How to stay out of hot water when interviewing

So there I was, all shiny and new, smart suit, big smile and confident handshake waiting to be grilled on HR related matters and to be able to show this gentleman interviewer in front of me how great I was and how much he should give me the job. And his first comment? ‘Gosh you’re a lot smaller than I thought you would be, only a slip of a girl’. My response? A sharp intake of breath and to stand on my tip toes!

The interview which followed included questions such as ‘so, how will you cope standing in front of a room full of men, having to give them bad news? You won’t cry will you?’ and ‘what does your partner do? I take it he’s ok with you working with a bunch of blokes?’ and my best of all ‘are you married? No? Oh! Why not? Too bossy?’ I still remember these to this day and fortunately I didn’t get the job. I’m not sure how he and I would have worked together longer term. But it certainly demonstrates that, even in the early 90’s, there are certain things you just can’t ask!

So, how can you stay out of hot water? What actions can you take to protect yourself? The main one is a simple one – remember when asking any interview question, always ask yourself ‘is this question relevant to the job?’ If not, don’t ask it. Simples.

Let me give you some examples of some shockers – and yes all have been used in real interviews.

1. You only have 5 years’ experience and we need 10, why should we take you on?
2. Were you born in the UK?
3. Are you married?
4. Who will look after your children while you’re at work?
5. Do you go to Church?
6. I see you have really thick glasses, are you ok with computer work?
7. Who did you vote for in the last election?
8. Are you a member of a union?

Asking questions like this will cause you to fall foul of the Equality Act 2010. How? They all refer to a legally protected characteristic.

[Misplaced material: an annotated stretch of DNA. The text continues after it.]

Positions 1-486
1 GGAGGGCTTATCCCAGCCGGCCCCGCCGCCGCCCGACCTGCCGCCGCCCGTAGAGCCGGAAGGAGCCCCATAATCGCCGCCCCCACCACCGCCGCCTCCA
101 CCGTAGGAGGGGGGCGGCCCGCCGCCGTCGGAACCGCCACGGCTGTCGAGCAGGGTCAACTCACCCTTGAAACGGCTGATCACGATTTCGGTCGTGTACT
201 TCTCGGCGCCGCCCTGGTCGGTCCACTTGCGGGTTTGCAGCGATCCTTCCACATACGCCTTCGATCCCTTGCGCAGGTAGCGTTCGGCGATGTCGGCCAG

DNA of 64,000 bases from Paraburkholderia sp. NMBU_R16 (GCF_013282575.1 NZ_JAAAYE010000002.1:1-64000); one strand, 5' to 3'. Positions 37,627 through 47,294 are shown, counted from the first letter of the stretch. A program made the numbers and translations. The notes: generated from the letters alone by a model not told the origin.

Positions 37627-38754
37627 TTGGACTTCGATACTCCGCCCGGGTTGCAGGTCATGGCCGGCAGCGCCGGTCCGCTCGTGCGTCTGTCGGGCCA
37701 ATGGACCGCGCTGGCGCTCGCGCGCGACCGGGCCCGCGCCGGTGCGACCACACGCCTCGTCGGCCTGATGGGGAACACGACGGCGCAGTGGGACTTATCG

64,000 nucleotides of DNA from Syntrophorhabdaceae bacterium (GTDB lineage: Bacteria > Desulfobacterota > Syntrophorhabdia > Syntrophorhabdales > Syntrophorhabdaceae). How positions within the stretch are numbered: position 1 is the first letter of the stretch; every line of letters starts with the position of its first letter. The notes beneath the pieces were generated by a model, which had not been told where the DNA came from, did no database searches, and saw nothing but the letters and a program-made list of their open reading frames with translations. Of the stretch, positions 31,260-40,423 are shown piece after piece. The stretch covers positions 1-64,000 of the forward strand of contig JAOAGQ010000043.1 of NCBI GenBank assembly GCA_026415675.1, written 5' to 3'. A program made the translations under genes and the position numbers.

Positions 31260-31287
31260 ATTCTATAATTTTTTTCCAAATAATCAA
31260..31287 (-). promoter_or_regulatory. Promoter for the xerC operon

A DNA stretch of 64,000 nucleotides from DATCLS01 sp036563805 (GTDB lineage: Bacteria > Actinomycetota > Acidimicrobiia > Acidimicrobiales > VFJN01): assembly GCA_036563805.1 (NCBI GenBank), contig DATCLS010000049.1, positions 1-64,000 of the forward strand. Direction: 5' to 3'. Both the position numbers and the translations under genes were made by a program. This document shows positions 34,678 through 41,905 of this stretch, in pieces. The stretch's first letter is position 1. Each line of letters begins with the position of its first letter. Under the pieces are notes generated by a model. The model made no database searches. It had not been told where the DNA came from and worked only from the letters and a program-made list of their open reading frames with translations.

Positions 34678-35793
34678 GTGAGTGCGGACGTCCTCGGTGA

1 Age
2 Nationality/Race
3 Martial/Civil status
4 Sexual orientation
5 Sex discrimination
6 Religious belief
7 Disability
8 Political affiliation
9 Trade union membership.

Instead you can ask
– You have a great depth of experience, how best will you be able to share that with us?
– Can you please show us the documentation to demonstrate you have the right to work in the UK as part of our recruitment process
– You are aware the role requires long hours and occasional overtime, would that be an issue?
– Can you perform all the required job functions, tasks, and/or duties listed here, with or without accommodation?

Also use competency based questions on topics like leadership, delegation, team working, adaptability, influencing, and decision making to name just a few. Use the questioning technique of ‘tell me a time when…’, or ‘how would you…’ to tease out the information you want. In addition you can use the ‘5 W’s plus + 1H’ questions (Who, What, Why, Where, When + How) as great starters to those open questions. Often in the examples given, the interviewee will share some personal information anyway. That’s fine – it was their choice to share it, not you asking directly for it. Both styles of questions allow you to find out more information about an applicant’s experience which will help you to decide if they are suitable for the vacancy.

So do you feel better prepared and able to stay of out of hot water when recruiting?
Next will be my my top tips for the perfect interview.

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